There are pony-trekking facilities already at Thaba-Tseka, with a stud farm south of the town, and these are to be linked with those at Molimo Nthuse and Semonkong.
Mokhotlong to Sani Pass
This is a spectacular route, winding and climbing up. the Sehonghong River Valley to the Kotesipola (or Black Mountain) Pass at 3240m, then down to the Sani Flats and Sani Top village. The highest mountain in Southern Africa (south of Kilimanjaro) is a 15 km hike from Sani Top. Called Thabana Ntlenyana, this high hill on the mountain plateau is at 3482m.
The Lesotho border post is at Sani Top, then the road drops down the torturous zig-zags of the Sani Pass as the road descends from the mountain plateau down the Drakensberg mountains and into the South African province of KwaZulu Natal. The Sani Pass was originally a bridle trail for pack animals and was opened up to vehicle transport in the 1950’s.
The hair-raising pioneering of this route was done by Mokhotlong Motor Transport, a company still operating tours from its base at the bottom of the pass. In the early days, there were several bends where 3 point turns were needed to get around. Today, the road is better, although it is still only open to four wheel drive vehicles ascending. Although the descent can be made an ordinary vehicle, it is not recommended. The South African border post is 8km from the top of the pass, and one reaches Sani Lodge a further 16k on the right. A further 19km brings one to the town of Underberg.
The Sani Pass is the gateway to Lesotho’s Roof of Africa circuit that links the spectacular scenery of the Drakensberg with the attractions of Northern Lesotho, as well as South Africa’s Golden Gate National Park via Caledonspoort or Monontsa Pass.
Sani Top Chalet
Hotels in Mokhotlong
The Sani Top Chalet: This is located at Sani Top, right on the edge of the escarpment overlooking the pass itself. The views are superb from this, the highest pub in Africa. Accommodation in the backpackers’ section is self-catering. Meals are available in the more up market section of the Chalet. Horses can sometimes be hired locally, ask at the chalet to arrange it. Hikes include those to Thabana Ntlenyana and, 6km to the south, to Hodgson’s Peaks where a superb view south to Sehlabathebe and down into Kwazulu Natal rewards your effort. The weather at Sani Top can be extreme, particularly in winter. One can stop off for a meal or a hot drink even if not staying at the chalet.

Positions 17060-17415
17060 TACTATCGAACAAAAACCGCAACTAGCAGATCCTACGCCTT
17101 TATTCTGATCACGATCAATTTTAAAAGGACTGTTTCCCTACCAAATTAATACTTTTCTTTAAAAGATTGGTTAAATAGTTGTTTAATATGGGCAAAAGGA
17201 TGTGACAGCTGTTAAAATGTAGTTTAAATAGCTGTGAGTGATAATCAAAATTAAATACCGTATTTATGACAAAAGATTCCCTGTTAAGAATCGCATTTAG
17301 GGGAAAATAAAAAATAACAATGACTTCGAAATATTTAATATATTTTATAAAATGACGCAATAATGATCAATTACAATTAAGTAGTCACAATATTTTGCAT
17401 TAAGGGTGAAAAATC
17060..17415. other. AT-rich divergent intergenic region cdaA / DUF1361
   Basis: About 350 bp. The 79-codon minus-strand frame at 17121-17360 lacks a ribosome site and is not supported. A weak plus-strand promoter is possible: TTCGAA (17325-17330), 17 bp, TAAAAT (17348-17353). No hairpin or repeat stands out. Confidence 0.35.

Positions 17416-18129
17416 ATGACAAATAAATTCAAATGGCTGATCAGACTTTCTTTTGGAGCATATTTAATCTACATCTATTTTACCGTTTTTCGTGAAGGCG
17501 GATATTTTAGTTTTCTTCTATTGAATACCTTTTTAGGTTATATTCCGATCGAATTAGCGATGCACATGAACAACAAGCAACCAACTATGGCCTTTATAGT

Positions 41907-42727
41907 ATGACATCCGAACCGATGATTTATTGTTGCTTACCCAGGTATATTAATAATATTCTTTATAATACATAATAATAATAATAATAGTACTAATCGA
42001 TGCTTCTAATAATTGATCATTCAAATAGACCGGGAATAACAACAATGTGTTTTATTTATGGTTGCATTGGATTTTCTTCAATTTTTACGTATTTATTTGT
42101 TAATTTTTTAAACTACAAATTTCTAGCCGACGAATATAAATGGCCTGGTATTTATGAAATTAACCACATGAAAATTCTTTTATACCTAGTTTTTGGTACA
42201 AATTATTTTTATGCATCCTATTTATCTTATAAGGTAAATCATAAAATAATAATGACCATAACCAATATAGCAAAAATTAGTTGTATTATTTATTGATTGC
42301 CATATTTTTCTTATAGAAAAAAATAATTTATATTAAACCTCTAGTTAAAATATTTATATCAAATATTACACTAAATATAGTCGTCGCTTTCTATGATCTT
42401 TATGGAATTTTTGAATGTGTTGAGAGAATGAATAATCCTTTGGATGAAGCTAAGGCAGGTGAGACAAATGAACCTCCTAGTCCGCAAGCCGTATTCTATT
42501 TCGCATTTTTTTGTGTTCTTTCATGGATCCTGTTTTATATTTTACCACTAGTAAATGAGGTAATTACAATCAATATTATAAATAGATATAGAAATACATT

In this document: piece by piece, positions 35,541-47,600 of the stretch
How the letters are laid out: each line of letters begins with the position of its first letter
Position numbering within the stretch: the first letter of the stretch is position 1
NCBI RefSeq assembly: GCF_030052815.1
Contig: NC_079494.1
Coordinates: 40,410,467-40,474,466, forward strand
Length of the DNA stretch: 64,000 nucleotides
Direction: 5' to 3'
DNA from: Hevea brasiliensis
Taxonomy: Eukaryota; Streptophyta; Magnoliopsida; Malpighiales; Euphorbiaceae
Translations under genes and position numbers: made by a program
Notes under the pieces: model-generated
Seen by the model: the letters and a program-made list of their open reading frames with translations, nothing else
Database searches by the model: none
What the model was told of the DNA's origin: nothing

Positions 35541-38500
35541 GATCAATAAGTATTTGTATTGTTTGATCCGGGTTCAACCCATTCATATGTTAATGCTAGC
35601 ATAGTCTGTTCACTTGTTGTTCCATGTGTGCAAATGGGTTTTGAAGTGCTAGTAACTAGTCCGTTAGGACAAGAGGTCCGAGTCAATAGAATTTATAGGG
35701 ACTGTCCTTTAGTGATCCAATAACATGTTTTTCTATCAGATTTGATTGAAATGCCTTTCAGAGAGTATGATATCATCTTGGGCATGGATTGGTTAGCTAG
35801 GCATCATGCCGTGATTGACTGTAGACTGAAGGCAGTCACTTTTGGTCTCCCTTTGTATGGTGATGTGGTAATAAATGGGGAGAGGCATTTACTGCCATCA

Sani Lodge: A back packer’s hostel, situated at 1580m. The new location affords superb views of the mountains. The lodge has a cosy common room with an open fireplace, hot showers and lots of information on activities and tours in the area. Many excellent day walks start at the lodge including waterfalls, mountain pools to swim in, superb views and very good Bushman paintings. The ideal base to plan and launch a trip if coming from Durban.
The Wild West: also offers budget accommodation. It is located at Ha Makhakhe, 10km on the South African side of the border post.
Taba Tours run tours twice a week from Sani Lodge to Mokhotlong or Molumong Lodge. They will take you one way for R60 (RI 10 return). Phone Sandy on (033) 7021228 or ask at Sani Lodge. Drivers are good about giving lifts. Most traders in Mokhotlong do their shopping in South Africa, so during the week there is plenty of traffic. Weekends can be slow. In Mokhotlong it may be worth going to some of the stores the day before you plan to make the journey, to see if you can organise a ride. (Ha Makhakhe store and Gany’s supermarket are two worth trying in this regard).
Durban connections: Sani Pass Carriers, a transport company based in Underberg, offers a door to door service between the Durban hostels and Sani Lodge on Mondays. Wednesdays and Fridays. This costs R80, (R150 return). Every weekday they run between Underberg and Pietermaritzburg for R60. The service leaves Underberg around 9a.m., arrives in Durban (or PMB) in the middle of the day. You leave Durban around 3p.m., or Pietermaritzburg at 4p.m. and arrive at Sani Lodge in the evening. Phone (033) 7011017 or 7011030. Silvawood Tours offer a similar service, leaving Durban in the morning and leaving Sani Lodge around lunch time. They charge R60 one way from Durban and R45 from Pietermaritzburg. Phone 082 5796514. Interstate buses connect Underberg with Pietermaritzburg and Kokstad (see pg 28Y
Minibus taxis operate between Underberg and Pietermaritzburg. The journey costs R16. From Pietermaritzburg there is plenty of transport to and from Durban and there are buses to Johannesburg. The Baz Bus and the early Johannesburg to Durban bus reaches Pietermaritzburg in time to connect with the Sani Pass Carriers service to the Sani Lodge.
Sehlaba-Thebe National Park
This is the only designated national park in Lesotho, and comprises 6500 hectares at an average elevation of 240cm. It is both important and extremely interesting to those whose special interests are bird-watching or alpine flora (in fact, it forms the centrepiece of the proposed Drakensberg/Maluti Alpine Park Project). There are some hardy mountain buck to be seen, as well as small mammals, a wealth of birdlife, and a diverse Cape alpine flora. Of particular interest is a small minnow-like fish (Oreodaimon quathlambae) which was thought to be extinct, but has been rediscovered in the upper reaches of the Tsoelikana River.
The most practical entry point from the Eastern Cape Province of South Africa. It has an airstrip which is an important centre for charter flights into the highlands. The charter company is actually based in South Africa at Matatiele 24 km to the south.